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Free research papers and essays on topics related to: human experience

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  • All Quiet On The Western Front Human Experience - 765 words
    All Quiet On The Western Front - Human Experience War is, at the same time, the most terrible and the greatest of human experiences. Is this the view conveyed in All quiet on the western front? In the novel 'All quiet on the western front' by Erich Maria Remarque we see clearly that war is a most terrible experience, with its great horror and ability to destroy a human, not only physically but also mentally. However accompanying this horror is an extraordinary comradeship and friendship that is seen in both the sad and happy times bringing the soldiers together to cope with that horror of the war. This comradeship seen in the novel is the only value that has been retained by the soldiers on ...
    Related: all quiet on the western front, human experience, quiet, erich maria remarque, good friends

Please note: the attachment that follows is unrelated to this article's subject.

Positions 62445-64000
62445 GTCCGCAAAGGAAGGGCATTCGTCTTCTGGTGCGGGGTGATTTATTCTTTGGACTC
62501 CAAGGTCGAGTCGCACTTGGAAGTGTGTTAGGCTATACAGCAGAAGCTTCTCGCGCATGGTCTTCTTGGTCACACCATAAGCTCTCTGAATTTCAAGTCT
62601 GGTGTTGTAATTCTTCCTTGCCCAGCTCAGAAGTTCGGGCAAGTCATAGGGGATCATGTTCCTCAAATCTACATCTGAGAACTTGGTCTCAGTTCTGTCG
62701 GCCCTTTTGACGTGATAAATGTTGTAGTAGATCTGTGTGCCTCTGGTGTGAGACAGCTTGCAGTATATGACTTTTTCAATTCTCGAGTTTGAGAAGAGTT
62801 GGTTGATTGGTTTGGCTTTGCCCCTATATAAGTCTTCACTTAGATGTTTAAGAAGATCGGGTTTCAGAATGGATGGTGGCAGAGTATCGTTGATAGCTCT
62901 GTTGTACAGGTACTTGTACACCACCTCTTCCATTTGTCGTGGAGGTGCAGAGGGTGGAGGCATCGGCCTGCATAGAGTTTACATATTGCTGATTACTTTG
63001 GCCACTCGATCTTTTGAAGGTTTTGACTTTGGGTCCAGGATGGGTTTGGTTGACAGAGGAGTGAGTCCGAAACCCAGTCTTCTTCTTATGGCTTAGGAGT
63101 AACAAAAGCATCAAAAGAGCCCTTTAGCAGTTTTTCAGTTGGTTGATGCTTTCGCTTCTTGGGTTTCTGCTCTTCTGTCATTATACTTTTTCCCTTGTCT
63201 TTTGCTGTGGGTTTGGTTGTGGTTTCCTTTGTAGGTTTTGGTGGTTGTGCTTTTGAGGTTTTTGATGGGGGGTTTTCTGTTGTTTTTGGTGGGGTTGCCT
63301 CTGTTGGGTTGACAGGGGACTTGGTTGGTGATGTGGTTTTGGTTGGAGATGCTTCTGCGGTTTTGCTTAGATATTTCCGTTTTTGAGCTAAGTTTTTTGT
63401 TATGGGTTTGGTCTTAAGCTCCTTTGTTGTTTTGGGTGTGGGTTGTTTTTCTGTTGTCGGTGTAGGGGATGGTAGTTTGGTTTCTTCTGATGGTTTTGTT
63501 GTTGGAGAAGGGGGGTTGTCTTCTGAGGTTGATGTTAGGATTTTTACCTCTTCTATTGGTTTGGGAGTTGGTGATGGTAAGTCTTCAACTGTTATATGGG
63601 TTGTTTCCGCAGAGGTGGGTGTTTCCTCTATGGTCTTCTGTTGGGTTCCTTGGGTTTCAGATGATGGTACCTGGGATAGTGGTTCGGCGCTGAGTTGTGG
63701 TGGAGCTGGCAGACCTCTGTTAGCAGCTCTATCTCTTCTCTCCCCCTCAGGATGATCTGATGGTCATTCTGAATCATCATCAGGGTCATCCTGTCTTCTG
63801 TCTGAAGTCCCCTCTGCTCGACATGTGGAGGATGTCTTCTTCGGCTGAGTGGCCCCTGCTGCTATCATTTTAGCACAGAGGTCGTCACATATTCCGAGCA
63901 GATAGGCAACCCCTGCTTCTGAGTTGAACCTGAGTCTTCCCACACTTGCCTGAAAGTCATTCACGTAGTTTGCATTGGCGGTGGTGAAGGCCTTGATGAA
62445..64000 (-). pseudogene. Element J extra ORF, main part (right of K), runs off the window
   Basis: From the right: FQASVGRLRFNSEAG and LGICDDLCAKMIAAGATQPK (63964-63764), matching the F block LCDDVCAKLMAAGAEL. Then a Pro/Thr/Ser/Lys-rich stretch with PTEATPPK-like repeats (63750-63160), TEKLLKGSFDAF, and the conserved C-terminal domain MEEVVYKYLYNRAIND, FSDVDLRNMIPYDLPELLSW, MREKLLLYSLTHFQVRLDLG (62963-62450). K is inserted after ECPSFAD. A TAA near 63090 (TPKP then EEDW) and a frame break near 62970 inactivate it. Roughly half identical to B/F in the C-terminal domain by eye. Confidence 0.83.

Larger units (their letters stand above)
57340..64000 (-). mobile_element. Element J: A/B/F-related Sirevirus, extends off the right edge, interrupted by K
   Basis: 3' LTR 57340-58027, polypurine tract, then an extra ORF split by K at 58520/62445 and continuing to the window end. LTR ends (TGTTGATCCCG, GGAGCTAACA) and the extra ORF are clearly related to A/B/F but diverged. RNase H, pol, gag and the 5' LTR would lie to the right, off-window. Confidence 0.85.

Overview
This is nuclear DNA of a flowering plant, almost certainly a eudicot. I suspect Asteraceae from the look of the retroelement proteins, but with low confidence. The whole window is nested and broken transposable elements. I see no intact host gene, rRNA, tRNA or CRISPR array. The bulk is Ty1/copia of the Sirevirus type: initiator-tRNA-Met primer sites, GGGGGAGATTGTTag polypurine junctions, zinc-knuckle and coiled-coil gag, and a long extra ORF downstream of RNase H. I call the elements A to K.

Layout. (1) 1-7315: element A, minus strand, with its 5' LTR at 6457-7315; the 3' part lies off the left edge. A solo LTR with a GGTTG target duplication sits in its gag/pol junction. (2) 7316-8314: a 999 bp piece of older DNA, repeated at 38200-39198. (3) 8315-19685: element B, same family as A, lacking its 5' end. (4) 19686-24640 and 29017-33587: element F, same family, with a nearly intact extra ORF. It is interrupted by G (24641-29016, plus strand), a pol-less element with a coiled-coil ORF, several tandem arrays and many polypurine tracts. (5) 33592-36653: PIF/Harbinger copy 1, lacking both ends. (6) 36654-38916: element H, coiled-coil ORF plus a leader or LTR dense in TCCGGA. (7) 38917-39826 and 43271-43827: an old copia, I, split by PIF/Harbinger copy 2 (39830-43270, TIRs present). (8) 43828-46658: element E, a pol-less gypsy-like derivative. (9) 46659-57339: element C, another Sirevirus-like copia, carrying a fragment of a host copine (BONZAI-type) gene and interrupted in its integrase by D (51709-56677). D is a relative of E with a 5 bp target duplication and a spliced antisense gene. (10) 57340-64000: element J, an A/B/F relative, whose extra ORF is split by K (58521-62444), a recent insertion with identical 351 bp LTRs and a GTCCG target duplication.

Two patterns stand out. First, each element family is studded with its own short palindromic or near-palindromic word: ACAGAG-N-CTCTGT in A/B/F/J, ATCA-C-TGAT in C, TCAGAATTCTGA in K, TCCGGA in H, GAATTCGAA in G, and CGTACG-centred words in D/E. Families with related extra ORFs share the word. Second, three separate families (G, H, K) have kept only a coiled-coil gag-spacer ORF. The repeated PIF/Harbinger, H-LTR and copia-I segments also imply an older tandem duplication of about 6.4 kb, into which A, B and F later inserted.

• On The Human Experience And Tradition - 615 words
    On the Human Experience and Tradition During the Renaissance, a writer named John Milton became the center of much acclaim and much controversy. His writings, though focused on various subjects, always revolved around his thoughts about religion and the human experience. Particularly, Milton wrote from the standpoint of a Christian Humanist. The term Christian, which seems fairly simple to a reader, becomes complex as Milton imposes his ideas on who 'true' Christians are. The term Humanist also leaves some questions in the mind of the reader about how the two terms relate. Another key word that Milton focuses on is Tradition. He uses the term to demonstrate his reasons for arguing that there ...
    Related: christian tradition, human experience, virgin mary, the bible, prose
  • 1984 By George Orwell - 983 words
    1984 By George Orwell "War is peace. Freedom is slavery. Ignorance is strength." This is the slogan of the Ministry of Truth, a branch of the totalitarian government in post-war London. The figurehead of this government is Big Brother, who employs a vast army of informers called the Thought Police who watch and listen to every citizen at all times through a device called a telescreen for the least signs of criminal deviation or unorthodox thoughts. This novel, like Orwells earlier work Animal Farm and Aldous Huxleys Brave New World, is an example of anti-utopian fiction, that kind of fiction which shows man at the mercy of some force over which he has no control. Anti-utopian novels are usua ...